Feb 24, 2012, 05.26 PM | Source: CNBC-TV18

Europe has ring fenced 'Greece' for now: HSBC Private Bank

Arjuna Mahendran, the MD, Head Investment Strategy Asia, HSBC Private Bank tells CNBC-TV18, he expects the ECB to infuse 400 billion to 1 trillion euro via a second LTRO on February 29.


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Finally, global market can breathe a little easy. Eurozone finance ministers announced a second bailout program that includes new financing of 130 billion euro. According to news reports, officials have confirmed that Greece will take steps to reduce its debt from around 160% of GDP now to 121% by 2020. Final Greek haircut for bondholders will be 53.5%.

Arjuna Mahendran, the managing director, Head Investment Strategy Asia, HSBC Private Bank tells CNBC-TV18, he expects the European Central Bank (ECB) to infuse 400 billion to 1 trillion euro via a second Long Term Refinancing Operation (LTRO) on February 29.

This year, many countries are gearing up for state elections. The big election result to watch out for is the US presidential election. Regions like the Middle East are also not likely to tip the scale and watch crude prices soar. Mahendrans hunch is that crude oil prices won't go up and the reason has to do more with politics than with markets or economics.

Below is an edited transcript. Watch the accompanying video for more.

Q: What is it you hope to hear from Greece? Does it still remain as relevant as it was a couple of weeks back for global markets and the direction in which they may move?

A: Greece has gradually become less relevant over the last few weeks. It's also to do with the fact that other European countries, the troika i.e. the EU, the IMF and the ECB have effectively ring fenced Greece from having any repercussions on its neighbours in Europe if it were to default. That realisation has gained steady credence over the last few weeks to the point where now even if it were to default you wouldnt have any short-term tremors in global financial markets or even in Europe for that matter.

The broad plan as it is perceived by the markets is that the Europeans have ring fenced the Greek problem for the time being. They have kicked the can down the road hard with the LTRO infusion of liquidity, there is another installment due on February 29 between 400 billion to 1 trillion euro which will be pumped into 60 odd European banks particularly the Italian and the Spanish banks which will then reinvest that money which they borrowed from the central bank at 1% for three years.

They will reinvest that money in government bonds of their countries; thereby prevent any dispersion of Greek debt fallout on the other countries. That realisation itself has prompted the private holders of this Greek debt to come to terms with the Greek government and perhaps agree to some of these conditions so that we will actually avoid a default.

Q: How much is crude a worry according to you because of the huge spike up that we have seen?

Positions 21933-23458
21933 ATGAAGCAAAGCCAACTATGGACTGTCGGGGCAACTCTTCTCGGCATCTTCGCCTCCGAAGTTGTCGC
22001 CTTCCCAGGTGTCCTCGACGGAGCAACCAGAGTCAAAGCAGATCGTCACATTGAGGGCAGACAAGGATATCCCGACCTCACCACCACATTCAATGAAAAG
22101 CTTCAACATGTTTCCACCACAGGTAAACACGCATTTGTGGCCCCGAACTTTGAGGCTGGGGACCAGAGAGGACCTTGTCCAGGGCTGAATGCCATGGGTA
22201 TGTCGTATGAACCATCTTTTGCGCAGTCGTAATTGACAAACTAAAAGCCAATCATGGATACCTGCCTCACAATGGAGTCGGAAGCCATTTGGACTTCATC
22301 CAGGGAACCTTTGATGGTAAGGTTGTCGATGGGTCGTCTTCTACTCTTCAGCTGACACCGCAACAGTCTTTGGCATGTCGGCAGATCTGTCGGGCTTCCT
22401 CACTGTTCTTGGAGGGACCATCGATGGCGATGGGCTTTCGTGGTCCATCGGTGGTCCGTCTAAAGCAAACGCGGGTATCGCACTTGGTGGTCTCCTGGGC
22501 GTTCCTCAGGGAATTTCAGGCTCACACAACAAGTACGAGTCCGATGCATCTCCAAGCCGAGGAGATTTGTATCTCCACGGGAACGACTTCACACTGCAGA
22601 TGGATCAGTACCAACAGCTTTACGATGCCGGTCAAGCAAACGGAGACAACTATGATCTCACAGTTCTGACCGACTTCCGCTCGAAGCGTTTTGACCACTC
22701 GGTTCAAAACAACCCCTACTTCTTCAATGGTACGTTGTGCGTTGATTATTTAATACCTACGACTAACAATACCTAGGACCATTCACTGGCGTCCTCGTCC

A: My hunch is it won't and the reason has to do more with politics than with markets or economics. This time last year, we were facing a similar eventuality of crude prices surging and most critically the price of gasoline in the US exceeding USD 4 per gallon. That really is a tipping point for US consumers because that means they can spend less on other goods and services and it affects your exports etc. We are now at about USD 370 per gallon in the US.

It's very unlikely that you would see a recurrence of that event this year for several reasons. First of all you had the Arab spring which more or less started year ago and the aftermath of that has meant that some of the monarchies around the Middle East are probably quite sensitive to the issue of high oil prices, destabilising global growth and their own internal growth dynamic which would make them relatively less popular with their people etc.

Thats one reason why these countries like Saudi Arabia, Kuwait etc will probably be induced to pump more than they did last year to avert a big price surge. Western governments are also very worried and in an election in the US in particular, where President Obama would use all his powers to try and convince oil producers worldwide to see that prices dont spike. I am taking a measured guess that this is really not going to be an issue.

Q: The emerging market index is now at a 6 month high. What's your sense of which markets like India are pushing? Is there more headroom or would you be cautious now?

A: There is more headroom particularly for China and Hong Kong which are the cheapest markets on earth. When you look at the price earnings and the price to book multiples etc these markets have gone up about 10-12% on average from their lows of last year whereas they fell about 30% from the highs that we saw in early 2010. There is still much more headroom in those markets. I suspect that would also translate into the Indian market and other Asian markets in general going forward.

What's driving earnings really is the whole social networking cum wireless technology theme which is driving up the shares of all the chipmakers in Taiwan, in Korea. There is something really impressive going on there in terms of earnings and the way those shares are trading. The Chinese monetary loosening and in India as well it means there is more cash available which is going to be deployed in a broad range of risk assets in particular.


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